Arizona beckons to retirees for a number of reasons, ranging from its great climate to its senior-friendly population and tax-friendly financial opportunities. But how much do retirees really need to have in the bank to make an Arizona retirement comfortable?
Given that the state’s cost of living is about 4% higher than the national average, soon-to-be retirees who are planning to join the many other seniors who call Arizona home in retirement will likely want to be prepared.
To offer some insight into how much the average Arizona retiree should have in their savings account and retirement accounts, financial experts explain what makes Arizona unique where it pertains to your finances.
Arizona’s Tax-Friendly Policies
Other than the temperate climate, one of the advantages of living in Arizona is that it’s one of the most tax-friendly states for retirees, according to Christopher L. Stroup, a CFP with Abacus Wealth Partners.
“Income tax is a flat 2.5%, which is one of the lowest compared to other states,” Stroup explained. “Also, for retirees, Arizona doesn’t tax Social Security income, which is a valuable savings in terms of planning your monthly cash flows and expenses. Not being taxed statewide could be big.”
And while Arizona’s cost of living is around 4% higher than the national average, it’s still relatively lower than many other states, Stroup said.
“Another perk is that Arizona doesn’t have state or inheritance taxes, so when you’re thinking of that generational planning, and passing your assets down to the next generation, that’s a big benefit for those who decide to live in Arizona,” he said.
How Much Should You Have in Savings?
While the focus on retirement income is typically on retirement accounts like 401(k)s and IRAs, Stroup does feel it’s important to have a savings account with fluid cash available for emergencies, unexpected expenses and the like.
“I think it’s important for anyone who is currently working or retired to have an emergency fund,” Stroup said. “That fund can serve as a buffer to those retirement assets that are for a longer term to fund your life.”
Whether you have around three to six months’ worth of expenses saved or six to 12 months depends on how much peace of mind you need and other financial needs, Stroup said. Additionally, whether you have a partner, who is also bringing financial means to your household, may change how much you have saved.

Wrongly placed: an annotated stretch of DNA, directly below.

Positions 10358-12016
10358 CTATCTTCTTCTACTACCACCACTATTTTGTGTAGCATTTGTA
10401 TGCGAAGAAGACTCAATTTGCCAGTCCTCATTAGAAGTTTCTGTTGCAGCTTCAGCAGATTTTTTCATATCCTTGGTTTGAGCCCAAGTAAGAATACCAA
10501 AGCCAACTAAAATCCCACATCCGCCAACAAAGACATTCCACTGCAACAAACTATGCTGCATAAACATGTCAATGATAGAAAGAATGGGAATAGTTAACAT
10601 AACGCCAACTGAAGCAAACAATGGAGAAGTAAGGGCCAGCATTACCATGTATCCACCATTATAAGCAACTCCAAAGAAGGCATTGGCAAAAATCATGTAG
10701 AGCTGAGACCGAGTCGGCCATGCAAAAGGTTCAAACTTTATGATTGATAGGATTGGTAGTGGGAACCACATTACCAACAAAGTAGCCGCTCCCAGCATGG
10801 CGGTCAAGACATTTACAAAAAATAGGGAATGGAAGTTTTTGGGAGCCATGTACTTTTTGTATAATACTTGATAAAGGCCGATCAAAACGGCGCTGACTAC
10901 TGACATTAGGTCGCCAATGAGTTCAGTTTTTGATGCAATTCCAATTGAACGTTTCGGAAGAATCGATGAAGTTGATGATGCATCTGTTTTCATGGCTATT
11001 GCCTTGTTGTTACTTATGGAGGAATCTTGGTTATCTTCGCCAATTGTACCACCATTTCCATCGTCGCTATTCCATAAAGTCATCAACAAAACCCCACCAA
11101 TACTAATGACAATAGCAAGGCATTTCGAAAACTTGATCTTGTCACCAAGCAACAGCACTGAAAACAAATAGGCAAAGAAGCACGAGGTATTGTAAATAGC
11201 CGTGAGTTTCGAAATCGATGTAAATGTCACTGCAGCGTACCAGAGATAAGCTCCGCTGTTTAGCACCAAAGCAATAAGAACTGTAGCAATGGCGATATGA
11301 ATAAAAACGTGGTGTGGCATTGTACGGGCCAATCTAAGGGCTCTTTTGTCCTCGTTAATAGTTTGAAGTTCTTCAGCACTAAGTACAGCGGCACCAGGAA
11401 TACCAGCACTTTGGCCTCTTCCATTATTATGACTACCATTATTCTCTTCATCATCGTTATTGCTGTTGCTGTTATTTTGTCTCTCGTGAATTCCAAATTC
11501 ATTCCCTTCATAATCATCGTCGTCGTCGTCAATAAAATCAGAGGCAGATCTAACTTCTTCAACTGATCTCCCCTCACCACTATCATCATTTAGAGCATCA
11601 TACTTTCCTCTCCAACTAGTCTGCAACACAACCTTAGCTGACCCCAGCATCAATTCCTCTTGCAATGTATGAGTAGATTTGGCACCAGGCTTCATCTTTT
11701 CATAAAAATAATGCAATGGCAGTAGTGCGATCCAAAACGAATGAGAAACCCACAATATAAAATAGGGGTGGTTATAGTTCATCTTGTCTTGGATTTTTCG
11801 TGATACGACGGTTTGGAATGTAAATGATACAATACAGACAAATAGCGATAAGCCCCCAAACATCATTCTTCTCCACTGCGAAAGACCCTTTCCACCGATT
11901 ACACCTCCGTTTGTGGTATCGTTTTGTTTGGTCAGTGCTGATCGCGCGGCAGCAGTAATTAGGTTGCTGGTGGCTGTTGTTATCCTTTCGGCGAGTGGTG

“If you’re single, six to 12 months might be the goalpost. If you have someone else to rely on, you might be able to get away with putting less in cash,” Stroup said.
The Importance of Savings
While the bulk of your income is likely coming from retirement accounts and Social Security benefits, Stroup stressed that there are a number of reasons you may need to dip into cash at hand in a savings account.
“One time expenses [may occur], such as if you own a home and need to replace a roof, or as you get older your health changes, so you might have unexpected health events,” he said. “Being able to pull into some of that cash could be helpful to preserve some of the retirement assets you have.”
Additionally, since most retirement assets are taxable income, he pointed out that if you want to mitigate your annual tax burden, it could be smart to pull from that cash instead of a 401(k), which can be taxed.
Also, if most of your retirement funds are invested in the stock market and there’s a downward trend, that could hurt you financially.
“Let’s say you’re in a bear market, and if prices are suppressed, you don’t necessarily want to be pulling extra funds from those accounts. Having that buffer allows you to preserve those assets,” Stroup said.
How Much Should You Have in Retirement Savings?
Stroup makes clear that there is no one-size-fits-all approach to retirement savings, but he typically recommends to his clients having 10 to 12 times the amount of their annual income saved at retirement.
“Say they plan to retire at 67, and their income in their final year is $100,000. They should have $1 million to $1.2 million to make sure that everything should be covered,” he said.
Should People Keep Working a Little in Retirement?
If retirees find themselves not quite at the financial savings goal by retirement, they may want to keep working a little, even just as a side gig, Stroup said.
“People may transition away from main work to something that’s more of a passion project and earn a little money,” Stroup said. “If there’s a desire or the health to do that, it’s a good idea to supplement any income or assets they have.”
This can help defer taking Social Security as long as possible.
“We use the word retirement,” Stroup said, “but it’s more of a work optionality transition in the sense that work gives us much more than just financial needs: It gives us community and so on, and there’s so much value to that.”
Always Consult a Financial Advisor
Because retirement planning is so individual, it’s important to work with a financial advisor, ideally before you retire, to figure out your strategies.
“What makes the most sense in optimizing your cash flow and minimizing your tax burden is part of the conversation you would have with your advisor before you go through retirement,” Stroup said.
Don’t let retirement planning sneak up on you, no matter where you decide to retire.
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